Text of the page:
Today’s students live and work in a world that is rapidly changing, especially in terms of technology. Schools have a responsibility to their students to instill in them the confidence and skills to use technology responsibly and effectively. Jewish day schools must keep up with the growing trends in the field to educate 21st century learners. Meaningful implementation of educational technology and teaching digital citizenship are among the ways to meet this need. However schools choose to integrate technology, it’s important to remember that it must be driven by learning needs. A tech plan isn’t really a tech plan; it’s a curriculum plan for aligning technology with instruction and learning.
Blended learning is a “best of both worlds” approach to personalizing learning for students. Teachers “blend” face-to-face instruction with online content, as part of an integrated learning experience, to engage students and help them become strong, independent learners. Assessment data collected online is used by teachers to inform and differentiate instruction, and by students to help them drive their own learning.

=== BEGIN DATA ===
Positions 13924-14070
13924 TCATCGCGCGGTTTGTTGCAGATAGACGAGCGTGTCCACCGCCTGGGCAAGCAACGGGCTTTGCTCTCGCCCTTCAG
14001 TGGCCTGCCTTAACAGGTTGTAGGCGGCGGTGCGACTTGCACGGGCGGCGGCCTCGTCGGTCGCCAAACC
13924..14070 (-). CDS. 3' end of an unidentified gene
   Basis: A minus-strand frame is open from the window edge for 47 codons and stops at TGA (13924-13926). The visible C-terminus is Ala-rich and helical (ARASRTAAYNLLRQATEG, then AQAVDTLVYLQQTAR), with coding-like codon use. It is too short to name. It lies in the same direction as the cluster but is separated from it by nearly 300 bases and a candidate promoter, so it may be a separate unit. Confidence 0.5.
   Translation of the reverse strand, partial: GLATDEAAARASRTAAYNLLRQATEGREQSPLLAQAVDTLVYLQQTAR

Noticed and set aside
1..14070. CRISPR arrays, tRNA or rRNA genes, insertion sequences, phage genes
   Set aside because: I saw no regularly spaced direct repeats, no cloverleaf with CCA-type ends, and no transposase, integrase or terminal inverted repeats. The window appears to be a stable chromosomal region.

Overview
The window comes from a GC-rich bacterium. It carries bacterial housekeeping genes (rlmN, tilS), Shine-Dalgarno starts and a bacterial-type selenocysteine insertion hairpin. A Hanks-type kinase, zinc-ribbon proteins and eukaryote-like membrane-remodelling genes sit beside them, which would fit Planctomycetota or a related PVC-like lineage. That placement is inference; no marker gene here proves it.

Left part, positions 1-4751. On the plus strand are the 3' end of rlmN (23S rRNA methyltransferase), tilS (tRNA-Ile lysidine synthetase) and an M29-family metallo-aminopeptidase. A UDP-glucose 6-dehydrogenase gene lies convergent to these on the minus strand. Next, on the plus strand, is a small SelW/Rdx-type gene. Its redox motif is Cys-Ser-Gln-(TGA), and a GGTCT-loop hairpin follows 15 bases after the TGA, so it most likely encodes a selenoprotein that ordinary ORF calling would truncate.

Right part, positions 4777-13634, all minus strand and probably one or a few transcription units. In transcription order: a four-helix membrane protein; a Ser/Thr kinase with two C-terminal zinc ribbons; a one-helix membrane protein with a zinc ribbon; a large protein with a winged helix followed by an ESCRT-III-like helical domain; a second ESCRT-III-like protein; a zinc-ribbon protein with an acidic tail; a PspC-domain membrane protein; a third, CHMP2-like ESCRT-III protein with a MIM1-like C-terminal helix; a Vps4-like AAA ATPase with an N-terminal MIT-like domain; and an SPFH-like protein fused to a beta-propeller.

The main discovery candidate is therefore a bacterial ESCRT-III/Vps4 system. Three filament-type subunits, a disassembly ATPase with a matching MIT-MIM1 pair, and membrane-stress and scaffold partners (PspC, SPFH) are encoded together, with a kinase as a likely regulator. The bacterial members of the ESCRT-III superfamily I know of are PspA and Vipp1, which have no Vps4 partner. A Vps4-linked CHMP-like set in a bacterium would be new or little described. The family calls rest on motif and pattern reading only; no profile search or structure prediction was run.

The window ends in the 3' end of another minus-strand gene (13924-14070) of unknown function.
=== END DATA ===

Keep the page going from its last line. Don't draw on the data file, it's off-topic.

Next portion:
There is ample evidence to support the use of blended learning and educational technologies in the classroom. Studies show that personalization, data-informed decision making, and student-centered instruction all contribute to greater learning outcomes. When teachers differentiate and personalize learning, they are also able to work more closely with students, both in small groups and one-to-one. There are more opportunities for project-based learning and other types of student collaboration. Students are more easily able to work at their own paces, and have more agency over how, where, and when they learn. Ongoing formative assessment helps ensure that students, teachers, and even parents are up to speed with student progress. Blended learning is a natural path to personalization, and a way to bring these important pieces together in a classroom. Click here to learn more about some of the positive learning outcomes from blended learning and educational technology, or watch the videos below.